I've been getting a lot of questions about all the robins around Boise. So, I went to Idaho Fish and Game and here's an explanation:
A lot of people don’t realize that robins can be found year around in Boise.
The robins that breed here in the summer probably move south, and the north Idaho and Canada robins probably come here for the winter, said Rex Sallabanks, wildlife diversity program manager for Idaho Fish and Game.
Robins also change their feeding habits in winter. Instead of feasting on insects, they switch to berries. They go crazy for the Russian olive berries in our neighborhood.
The reason you suddenly see a large flock all at once is that they change from solitary feeders to flock feeders in winter, Sallabanks said. They will travel around in large flocks and eat fruit off a tree until it is gone and then move on, he said.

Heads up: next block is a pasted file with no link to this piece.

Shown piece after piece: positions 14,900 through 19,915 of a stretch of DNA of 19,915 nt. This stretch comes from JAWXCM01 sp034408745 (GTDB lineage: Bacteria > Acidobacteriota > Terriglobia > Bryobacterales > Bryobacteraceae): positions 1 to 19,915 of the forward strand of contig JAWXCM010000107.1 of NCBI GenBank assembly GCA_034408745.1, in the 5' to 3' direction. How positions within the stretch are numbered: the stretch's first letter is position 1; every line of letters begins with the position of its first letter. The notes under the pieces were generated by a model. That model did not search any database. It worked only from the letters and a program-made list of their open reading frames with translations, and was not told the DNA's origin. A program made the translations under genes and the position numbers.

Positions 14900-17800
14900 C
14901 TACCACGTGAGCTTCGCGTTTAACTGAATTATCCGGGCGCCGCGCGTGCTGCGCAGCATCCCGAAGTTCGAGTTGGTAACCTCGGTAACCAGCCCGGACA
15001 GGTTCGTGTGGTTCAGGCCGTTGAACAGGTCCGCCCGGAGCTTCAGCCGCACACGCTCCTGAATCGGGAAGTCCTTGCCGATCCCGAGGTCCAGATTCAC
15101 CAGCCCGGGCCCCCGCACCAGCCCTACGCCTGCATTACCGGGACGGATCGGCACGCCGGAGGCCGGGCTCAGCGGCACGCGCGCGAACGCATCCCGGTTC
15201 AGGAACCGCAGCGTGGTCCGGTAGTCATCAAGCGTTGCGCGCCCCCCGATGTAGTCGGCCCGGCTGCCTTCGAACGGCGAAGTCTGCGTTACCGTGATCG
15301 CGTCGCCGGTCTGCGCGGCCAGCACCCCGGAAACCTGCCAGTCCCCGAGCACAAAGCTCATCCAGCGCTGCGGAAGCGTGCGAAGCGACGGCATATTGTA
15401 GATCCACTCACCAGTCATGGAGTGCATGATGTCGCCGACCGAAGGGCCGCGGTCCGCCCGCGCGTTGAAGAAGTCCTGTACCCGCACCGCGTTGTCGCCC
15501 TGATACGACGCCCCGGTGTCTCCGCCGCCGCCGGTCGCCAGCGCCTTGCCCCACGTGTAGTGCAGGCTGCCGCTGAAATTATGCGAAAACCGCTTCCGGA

Sallabanks suspects that this cold snap has also brought in robins that live in foothills and forests to town for a better food supply. Up there, they eat juniper berries and the cold weather brought them down to find other fruit trees.
“They are fat looking probably because their feathers are puffed out to keep warm (much like down jackets make us look fat),” he said. The more air they can keep between their bodies and the outside feather layer, the better they warm up that air, keeping them warm.
Technically, they are probably a little leaner this time of year because keeping warm uses a lot of energy and fruit has very little protein content, he said.
Photo by Pete Zimowsky/Idaho Statesman
So, instead of robins being a sign of spring, maybe they are a sign of winter.